Sitting Down with Keith Byler (a Flood Stage Poet)
by Jenny Beatrice
Tell us about your beginnings as a writer.
I started to understand the power of good writing in the third grade. My teacher, Miss Vossberg, was tremendously encouraging about my short stories, and she would pretend to swoon when I brought things to her. I had a big crush on her. I also had a couple of teachers in junior high school that helped me along.
In my junior year of high school at Parkway Central I took a creative writing class and my classmate was author Glenn Savan. (See the end of article for more about Glenn Savan.) We’d go out back in the woods during lunch and smoke. We always made Glenn read his stuff last because no one wanted to follow him. It was clear that Glenn would go on to become a “real writer.”
The summer following (at the age of 17) I left St. Louis and went to live in a commune on the Jersey coast. I started writing poetry as a way of wooing the object of my desire, a beautiful coed with whom I’m still very close friends 40 years later.
How do you describe your style?
Most of the time I like to keep it “accessible.” I think to some “accessible” has come to mean overly simplistic. For me, it’s more like layers of an onion. The outside layer is easy to come at, and if that’s all the reader is up for in that reading, it’s okay. But there’s more, too, if one looks. Some of my favorite poets write this way–Billy Collins, Sharon Olds, Ted Kooser. I can read their stuff a hundred times and come away with a new gem each time. One of the stories about Ted Kooser that always makes me smile is how for years he would write poetry and let his executive assistant read it. If she didn’t understand what he was getting at, he rewrote it until it was clear. Maybe I’m just not smart enough to make it too complicated!
What’s your “day job”?
I am a partner in an occupational medicine practice on the East side. I’ve done that for 15 years. Prior to that I was an ER doctor for 10 years, and was director of three ER’s during that time. That wore me down after a decade, and I went into private practice. I also do executive coaching and consulting. This past December (at age 57), I finished a master’s degree in organization development. My thesis was on the use of poetry in working with executives to increase creativity and problem solving in their professions.
What was your first published work?
Depends how you frame it. In 1981 as a freshman in medical school I had a poem published in our school paper, but I was the editor so I’m not sure that counts. In 1996 I had two poems published in a book called Emergency: True Stories from the Nation’s E.R.’s. I actually got paid and everything! It was a heady moment. I remember going to a bookstore in Alton to buy a copy for a friend. The lady at the counter said, “You know, we have a local poet in this book!” I almost peed my pants. I leaned over the counter and whispered conspiratorially, “Yes, it’s me!”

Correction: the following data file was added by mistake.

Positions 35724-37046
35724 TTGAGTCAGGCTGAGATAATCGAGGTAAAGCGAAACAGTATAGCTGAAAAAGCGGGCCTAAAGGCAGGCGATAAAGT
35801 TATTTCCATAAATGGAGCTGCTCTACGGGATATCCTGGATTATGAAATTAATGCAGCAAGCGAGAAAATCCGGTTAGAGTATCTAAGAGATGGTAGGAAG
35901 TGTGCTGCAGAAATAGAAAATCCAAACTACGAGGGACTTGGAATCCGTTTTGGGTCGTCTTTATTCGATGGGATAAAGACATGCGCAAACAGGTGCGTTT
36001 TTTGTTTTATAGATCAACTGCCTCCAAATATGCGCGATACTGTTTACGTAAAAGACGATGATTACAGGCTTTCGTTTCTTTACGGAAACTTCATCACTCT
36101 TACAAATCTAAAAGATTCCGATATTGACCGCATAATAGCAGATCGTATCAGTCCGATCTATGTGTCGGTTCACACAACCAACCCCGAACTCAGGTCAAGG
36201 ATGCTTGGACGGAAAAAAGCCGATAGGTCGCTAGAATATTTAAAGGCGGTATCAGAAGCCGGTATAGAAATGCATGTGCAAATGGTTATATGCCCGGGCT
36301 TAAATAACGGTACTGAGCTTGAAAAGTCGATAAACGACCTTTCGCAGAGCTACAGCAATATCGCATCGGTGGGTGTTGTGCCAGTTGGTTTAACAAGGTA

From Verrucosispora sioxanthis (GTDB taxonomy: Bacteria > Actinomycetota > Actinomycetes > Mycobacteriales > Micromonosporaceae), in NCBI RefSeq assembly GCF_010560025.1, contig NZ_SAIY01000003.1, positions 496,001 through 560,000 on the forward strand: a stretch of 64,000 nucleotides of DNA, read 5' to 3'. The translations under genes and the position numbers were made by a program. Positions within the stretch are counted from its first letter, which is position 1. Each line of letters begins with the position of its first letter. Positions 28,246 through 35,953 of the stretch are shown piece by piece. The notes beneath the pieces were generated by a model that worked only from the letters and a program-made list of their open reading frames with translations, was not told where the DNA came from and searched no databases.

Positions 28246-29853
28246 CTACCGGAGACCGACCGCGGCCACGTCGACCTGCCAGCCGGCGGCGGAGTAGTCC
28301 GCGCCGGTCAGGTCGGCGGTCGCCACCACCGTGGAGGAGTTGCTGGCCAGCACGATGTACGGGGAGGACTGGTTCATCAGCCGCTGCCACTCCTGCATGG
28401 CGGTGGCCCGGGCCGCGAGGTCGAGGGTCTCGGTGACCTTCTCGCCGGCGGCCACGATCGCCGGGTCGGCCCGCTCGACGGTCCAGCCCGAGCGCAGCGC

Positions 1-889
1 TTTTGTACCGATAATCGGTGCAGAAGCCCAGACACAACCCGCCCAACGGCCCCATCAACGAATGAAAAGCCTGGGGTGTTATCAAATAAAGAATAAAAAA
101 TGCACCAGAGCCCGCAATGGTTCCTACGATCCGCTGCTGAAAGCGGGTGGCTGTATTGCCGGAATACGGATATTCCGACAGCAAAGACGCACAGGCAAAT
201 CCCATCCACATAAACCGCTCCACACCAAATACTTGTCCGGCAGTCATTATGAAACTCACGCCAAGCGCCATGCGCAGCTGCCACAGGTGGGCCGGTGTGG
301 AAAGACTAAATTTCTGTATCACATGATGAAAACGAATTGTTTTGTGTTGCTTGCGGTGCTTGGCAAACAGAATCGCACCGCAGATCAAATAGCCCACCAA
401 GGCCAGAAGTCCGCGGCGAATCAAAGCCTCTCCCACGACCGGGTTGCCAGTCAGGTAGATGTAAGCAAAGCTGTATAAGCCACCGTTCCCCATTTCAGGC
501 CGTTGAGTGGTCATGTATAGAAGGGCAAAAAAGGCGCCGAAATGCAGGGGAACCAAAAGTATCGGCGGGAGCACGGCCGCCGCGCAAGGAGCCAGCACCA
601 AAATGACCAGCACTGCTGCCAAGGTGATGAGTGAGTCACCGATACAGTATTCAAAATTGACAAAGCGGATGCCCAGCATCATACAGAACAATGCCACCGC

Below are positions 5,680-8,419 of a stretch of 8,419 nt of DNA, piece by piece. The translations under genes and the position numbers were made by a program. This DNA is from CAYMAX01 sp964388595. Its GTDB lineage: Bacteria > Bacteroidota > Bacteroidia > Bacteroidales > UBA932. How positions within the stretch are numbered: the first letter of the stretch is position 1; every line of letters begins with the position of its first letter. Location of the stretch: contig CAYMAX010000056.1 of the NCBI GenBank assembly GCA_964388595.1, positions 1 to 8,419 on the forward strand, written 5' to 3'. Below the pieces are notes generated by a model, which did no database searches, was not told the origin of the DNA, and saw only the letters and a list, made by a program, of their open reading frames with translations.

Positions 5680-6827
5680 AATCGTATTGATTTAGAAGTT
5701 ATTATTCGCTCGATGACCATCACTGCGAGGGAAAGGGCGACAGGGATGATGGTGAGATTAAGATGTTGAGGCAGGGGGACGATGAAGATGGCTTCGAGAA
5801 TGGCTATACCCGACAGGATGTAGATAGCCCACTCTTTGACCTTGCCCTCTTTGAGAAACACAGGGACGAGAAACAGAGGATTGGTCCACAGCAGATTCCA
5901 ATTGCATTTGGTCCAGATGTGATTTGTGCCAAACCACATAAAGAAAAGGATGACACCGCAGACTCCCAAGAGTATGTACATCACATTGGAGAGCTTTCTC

Are you involved in the St. Louis literary community?
I’m on the board of the St. Louis Poetry Center. I’m also the lone guy in a circle of six local poets who meet monthly to critique one another’s work. I try to make it to events, but my wife Danica and I live out on a little farm north of Edwardsville. It seems like no matter where we have to go in the city, it’s an hour drive each way.
How is life on the farm?
We live on eighteen acres with sixteen chickens, three dogs, and a turtle named Lucky Basker, because we rescued him as a hatchling when he shot out of our running lawn mower. Now he lives a life of leisure in a 75-gallon aquarium and eats out of our hand. (My wife thinks he loves us, but I know it’s all about the food.) People who visit us really love the land out here so we have thought about spiffing up our 1956 Airstream RV and using it for weekend writers’ retreats.
Does nature play a role in your writing?
I spent a fair amount of time in my younger days in various rural or semi-rural settings, some around St. Louis, and some on the old family farm in Northwest Missouri. A lot of my poetry reflects my love of natural things. Even some of the grittier stuff around my experiences in medicine ties back to what is basic and natural in the human condition.
Any advice for writers trying to get published?
Be more concerned about being the best writer you can be and the rest will sort itself out. How to do that? First, read a lot, a whole lot. Then don’t be afraid to write drivel. I think it was Ted Kooser who said that the only way to write great poetry was to be willing to write really bad poetry. It’s like practicing piano. There will be mistakes. Sometimes it will sound horrid. That willingness, that vulnerability, is the price of admission to writing well.
*Check back on Monday, September 29 to read more about Glenn Savan in the article “A St. Louis Ghost” by Joe Schwartz.